Many things also didn’t make sense. Situations brought about emotions that didn’t seem to fit or were exaggerated and I honestly can’t imagine a K-pop idol being so unworldly he would call blonde hair ‘yellow’. I think it was supposed to be endearing. It wasn’t. Neither was the chemistry between Lee and Christmas - uh, Merilee. There wasn’t any. And if a romantic book isn’t really romantic…

Ah well. It could have been good but it failed to deliver. Wouldn’t recommend. Especially not if you’re into K-pop and have some actual insight in what it’s supposed to be. I imagine the book would only annoy you even more.

Review: The Girl The Sea Gave Back by Adrienne Young (arc)

the girl the sea gave back adrienne young

Title: The Girl The Sea Gave Back  
Author: Adrienne Young  
Series: Sky In The Deep  
Genre: Adventure, Fantasy, YA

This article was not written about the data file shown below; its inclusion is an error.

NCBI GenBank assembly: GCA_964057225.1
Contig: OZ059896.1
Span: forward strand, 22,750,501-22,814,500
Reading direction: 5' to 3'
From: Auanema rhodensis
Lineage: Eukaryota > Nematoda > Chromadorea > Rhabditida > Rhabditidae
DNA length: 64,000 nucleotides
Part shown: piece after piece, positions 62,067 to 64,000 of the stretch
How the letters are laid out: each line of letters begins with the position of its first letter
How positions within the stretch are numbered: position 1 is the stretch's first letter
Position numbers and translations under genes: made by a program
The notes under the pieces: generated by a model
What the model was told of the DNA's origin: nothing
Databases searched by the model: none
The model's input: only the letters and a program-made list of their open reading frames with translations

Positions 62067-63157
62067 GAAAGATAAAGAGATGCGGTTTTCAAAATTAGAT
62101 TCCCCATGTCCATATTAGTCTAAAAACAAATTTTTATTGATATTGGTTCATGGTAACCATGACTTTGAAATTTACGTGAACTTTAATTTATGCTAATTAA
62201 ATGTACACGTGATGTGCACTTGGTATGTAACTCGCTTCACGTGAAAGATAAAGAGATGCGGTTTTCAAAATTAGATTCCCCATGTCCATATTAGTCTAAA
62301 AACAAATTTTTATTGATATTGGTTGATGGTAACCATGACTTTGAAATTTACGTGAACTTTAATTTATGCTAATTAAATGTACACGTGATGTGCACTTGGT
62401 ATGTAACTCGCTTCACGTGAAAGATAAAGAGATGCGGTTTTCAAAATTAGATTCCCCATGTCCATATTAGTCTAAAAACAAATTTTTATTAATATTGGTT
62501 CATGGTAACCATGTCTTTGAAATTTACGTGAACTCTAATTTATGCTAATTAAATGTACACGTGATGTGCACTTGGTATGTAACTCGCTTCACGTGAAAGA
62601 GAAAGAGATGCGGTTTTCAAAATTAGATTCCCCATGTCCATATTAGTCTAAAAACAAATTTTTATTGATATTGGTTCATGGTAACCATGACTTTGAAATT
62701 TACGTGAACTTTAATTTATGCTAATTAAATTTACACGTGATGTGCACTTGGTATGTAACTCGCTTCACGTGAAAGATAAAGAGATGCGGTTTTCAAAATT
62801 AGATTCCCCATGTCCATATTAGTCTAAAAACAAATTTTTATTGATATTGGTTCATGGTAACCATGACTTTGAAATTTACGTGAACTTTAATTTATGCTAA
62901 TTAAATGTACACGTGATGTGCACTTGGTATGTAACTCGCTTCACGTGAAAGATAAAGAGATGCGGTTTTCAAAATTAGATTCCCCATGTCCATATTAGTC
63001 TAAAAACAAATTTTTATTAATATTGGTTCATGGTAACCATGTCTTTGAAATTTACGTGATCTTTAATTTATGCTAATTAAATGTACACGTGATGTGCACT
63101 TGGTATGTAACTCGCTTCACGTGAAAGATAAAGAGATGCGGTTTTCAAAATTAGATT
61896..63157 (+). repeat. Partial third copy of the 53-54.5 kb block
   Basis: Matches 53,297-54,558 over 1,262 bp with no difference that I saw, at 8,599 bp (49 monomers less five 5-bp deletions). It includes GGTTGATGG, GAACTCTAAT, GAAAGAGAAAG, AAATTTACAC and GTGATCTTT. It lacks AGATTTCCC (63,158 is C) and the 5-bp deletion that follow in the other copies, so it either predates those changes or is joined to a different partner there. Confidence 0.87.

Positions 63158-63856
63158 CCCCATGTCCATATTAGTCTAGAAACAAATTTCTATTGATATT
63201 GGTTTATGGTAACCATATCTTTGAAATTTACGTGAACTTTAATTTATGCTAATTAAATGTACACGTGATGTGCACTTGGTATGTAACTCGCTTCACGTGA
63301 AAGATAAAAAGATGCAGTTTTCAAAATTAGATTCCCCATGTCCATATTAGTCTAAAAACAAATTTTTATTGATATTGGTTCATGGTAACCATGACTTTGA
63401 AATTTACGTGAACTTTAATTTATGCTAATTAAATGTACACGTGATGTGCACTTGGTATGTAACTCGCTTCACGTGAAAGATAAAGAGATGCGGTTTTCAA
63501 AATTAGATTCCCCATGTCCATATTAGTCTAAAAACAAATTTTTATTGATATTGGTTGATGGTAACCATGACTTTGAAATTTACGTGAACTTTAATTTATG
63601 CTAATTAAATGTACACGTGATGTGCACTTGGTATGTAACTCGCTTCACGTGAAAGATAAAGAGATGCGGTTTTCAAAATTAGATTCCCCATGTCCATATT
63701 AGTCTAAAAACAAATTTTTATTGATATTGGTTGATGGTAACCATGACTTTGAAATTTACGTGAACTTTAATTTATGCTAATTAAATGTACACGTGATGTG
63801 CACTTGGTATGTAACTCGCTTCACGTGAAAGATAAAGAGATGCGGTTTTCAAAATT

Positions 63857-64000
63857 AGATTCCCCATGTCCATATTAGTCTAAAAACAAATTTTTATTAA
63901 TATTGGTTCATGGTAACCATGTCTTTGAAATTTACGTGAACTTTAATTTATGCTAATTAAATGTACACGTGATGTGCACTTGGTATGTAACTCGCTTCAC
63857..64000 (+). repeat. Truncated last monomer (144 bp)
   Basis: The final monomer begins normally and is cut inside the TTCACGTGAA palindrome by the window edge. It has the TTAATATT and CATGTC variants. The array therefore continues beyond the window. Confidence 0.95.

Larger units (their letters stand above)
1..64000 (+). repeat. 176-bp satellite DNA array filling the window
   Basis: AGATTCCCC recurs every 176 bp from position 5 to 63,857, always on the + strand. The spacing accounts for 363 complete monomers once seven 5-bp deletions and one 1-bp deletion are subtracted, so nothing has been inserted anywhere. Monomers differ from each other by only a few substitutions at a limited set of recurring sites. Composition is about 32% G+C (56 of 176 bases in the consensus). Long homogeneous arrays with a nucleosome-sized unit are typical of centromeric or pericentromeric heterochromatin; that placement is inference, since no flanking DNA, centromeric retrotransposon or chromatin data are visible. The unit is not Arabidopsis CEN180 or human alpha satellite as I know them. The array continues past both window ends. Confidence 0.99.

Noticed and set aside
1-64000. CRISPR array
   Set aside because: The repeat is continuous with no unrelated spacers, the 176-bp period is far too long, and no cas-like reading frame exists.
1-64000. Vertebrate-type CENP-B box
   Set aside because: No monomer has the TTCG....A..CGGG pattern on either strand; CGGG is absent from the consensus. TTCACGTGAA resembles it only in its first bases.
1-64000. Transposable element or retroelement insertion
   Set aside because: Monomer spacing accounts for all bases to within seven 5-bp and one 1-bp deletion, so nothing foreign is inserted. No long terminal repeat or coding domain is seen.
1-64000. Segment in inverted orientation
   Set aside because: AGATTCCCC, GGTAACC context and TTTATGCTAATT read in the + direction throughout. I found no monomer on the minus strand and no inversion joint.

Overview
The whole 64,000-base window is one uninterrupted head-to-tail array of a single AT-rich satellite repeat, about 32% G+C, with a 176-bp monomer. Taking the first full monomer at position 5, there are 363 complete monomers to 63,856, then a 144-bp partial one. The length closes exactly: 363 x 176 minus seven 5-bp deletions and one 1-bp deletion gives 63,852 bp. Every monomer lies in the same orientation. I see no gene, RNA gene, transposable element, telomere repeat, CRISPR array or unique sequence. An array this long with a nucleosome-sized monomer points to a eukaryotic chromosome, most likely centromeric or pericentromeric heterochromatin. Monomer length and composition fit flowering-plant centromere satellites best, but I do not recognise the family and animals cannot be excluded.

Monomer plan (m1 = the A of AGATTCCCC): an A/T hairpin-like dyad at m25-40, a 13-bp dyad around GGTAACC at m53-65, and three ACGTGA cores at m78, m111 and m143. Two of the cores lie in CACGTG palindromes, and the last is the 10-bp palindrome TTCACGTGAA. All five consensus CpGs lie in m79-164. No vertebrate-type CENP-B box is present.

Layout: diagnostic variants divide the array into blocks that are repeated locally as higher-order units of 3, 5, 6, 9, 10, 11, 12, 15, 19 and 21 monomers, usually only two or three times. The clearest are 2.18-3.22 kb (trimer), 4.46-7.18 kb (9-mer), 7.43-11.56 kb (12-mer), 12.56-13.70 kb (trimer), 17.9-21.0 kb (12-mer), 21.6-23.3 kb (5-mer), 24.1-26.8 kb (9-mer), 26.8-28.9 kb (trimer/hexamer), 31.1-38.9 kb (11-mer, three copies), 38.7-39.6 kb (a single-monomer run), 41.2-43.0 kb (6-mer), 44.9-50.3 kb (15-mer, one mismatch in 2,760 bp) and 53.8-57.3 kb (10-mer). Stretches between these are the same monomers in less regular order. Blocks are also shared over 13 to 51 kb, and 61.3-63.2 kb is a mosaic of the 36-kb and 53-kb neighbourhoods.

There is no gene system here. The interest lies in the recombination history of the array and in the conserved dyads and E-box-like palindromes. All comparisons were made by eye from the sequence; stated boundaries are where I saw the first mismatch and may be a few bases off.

Publication date: September 3, 2019 
Rating: ★★★★ 

For as long as she can remember, Tova has lived among the Svell, the people who found her washed ashore as a child and use her for her gift as a Truthtongue. Her own home and clan are long-faded memories, but the sacred symbols and staves inked over every inch of her skin mark her as one who can cast the rune stones and see into the future. She has found a fragile place among those who fear her, but when two clans to the east bury their age-old blood feud and join together as one, her world is dangerously close to collapse. For the first time in generations, the leaders of the Svell are divided. Should they maintain peace or go to war with the allied clans to protect their newfound power? And when their chieftain looks to Tova to cast the stones, she sets into motion a series of events that will not only change the landscape of the mainland forever but will give her something she believed she could never have again—a home.